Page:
Giroux on Postmodern Education

What educators need to do is to make the pedagogical more political by addressing both the conditions through which they teach and what it means to learn from a generation that is experiencing life in a way that is vastly different from the representations offered in modernist versions of schooling. The emergence of the electronic media coupled with a diminishing faith in the power of human agency has undermined the traditional visions of schooling and the meaning of pedagogy. The language of lesson plans and upward mobility and the forms of teacher authority on which it was based have been radically delegitimated by the recognition that culture and power are central to the authority-knowledge relationship. Modernism’s faith in the past has given way to a future for which traditional markers no longer make sense.

Postmodern discourses offer the promise, but not the solution, for alerting educators to a new generation of border youth. Indications of the conditions and characteristics that define such youth are far from uniform or agreed upon. But the daunting fear of essentializing the category of youth should not deter educators and cultural critics from addressing the effects on a current generation of young people, who appear hostage to the vicissitudes of a changing economic order, with its legacy of diminished hopes, on the one hand, and a world of schizoid images, proliferating public spaces, and the increasing fragmentation, uncertainty, and randomness that structure postmodern daily life, on the other.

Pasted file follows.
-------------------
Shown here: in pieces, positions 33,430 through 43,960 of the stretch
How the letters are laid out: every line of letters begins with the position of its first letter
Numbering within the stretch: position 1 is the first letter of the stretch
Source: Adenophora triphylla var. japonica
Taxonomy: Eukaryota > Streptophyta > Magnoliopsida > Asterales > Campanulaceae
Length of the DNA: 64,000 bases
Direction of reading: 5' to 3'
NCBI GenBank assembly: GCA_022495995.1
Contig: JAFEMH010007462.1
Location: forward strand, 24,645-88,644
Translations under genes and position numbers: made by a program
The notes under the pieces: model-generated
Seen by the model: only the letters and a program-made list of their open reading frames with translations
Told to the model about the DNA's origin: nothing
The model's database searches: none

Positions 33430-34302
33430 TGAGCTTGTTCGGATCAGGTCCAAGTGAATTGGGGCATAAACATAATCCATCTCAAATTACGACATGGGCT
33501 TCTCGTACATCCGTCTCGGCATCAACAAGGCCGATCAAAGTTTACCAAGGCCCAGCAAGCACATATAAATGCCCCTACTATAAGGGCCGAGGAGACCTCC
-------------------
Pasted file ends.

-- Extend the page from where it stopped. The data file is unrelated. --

Central to this issue is whether educators are dealing with a new kind of student forged within organizing principles shaped by the intersection of the electronic image, popular culture, and a dire sense of indeterminacy. Differences aside, the concept of border youth represents less a distinct class, membership, or social group than a referent for naming and understanding the emergence of a set of conditions, translations, border crossings, attitudes, and dystopian sensibilities among youth that cuts across race and class and that represents a fairly new phenomenon.

In this scenario, the experiences of contemporary Western youth in the late-modern world are being ordered around coordinates that structure the experience of everyday life outside of the unified principles and maps of certainty that offered up comfortable and secure representations to previous generations. Youth increasingly rely less on the maps of modernism to construct and affirm their identities; instead, they are faced with the task of finding their way through a de-centered cultural landscape no longer caught in the grip of a technology of print, closed narrative structures, or the certitude of a secure economic future. The new emerging technologies that construct and position youth represent interactive terrains that cut across “language and culture, without narrative requirements, without character complexities. . .. Narrative complexity [has given] way to design complexity; story [has given] way to a sensory environment”.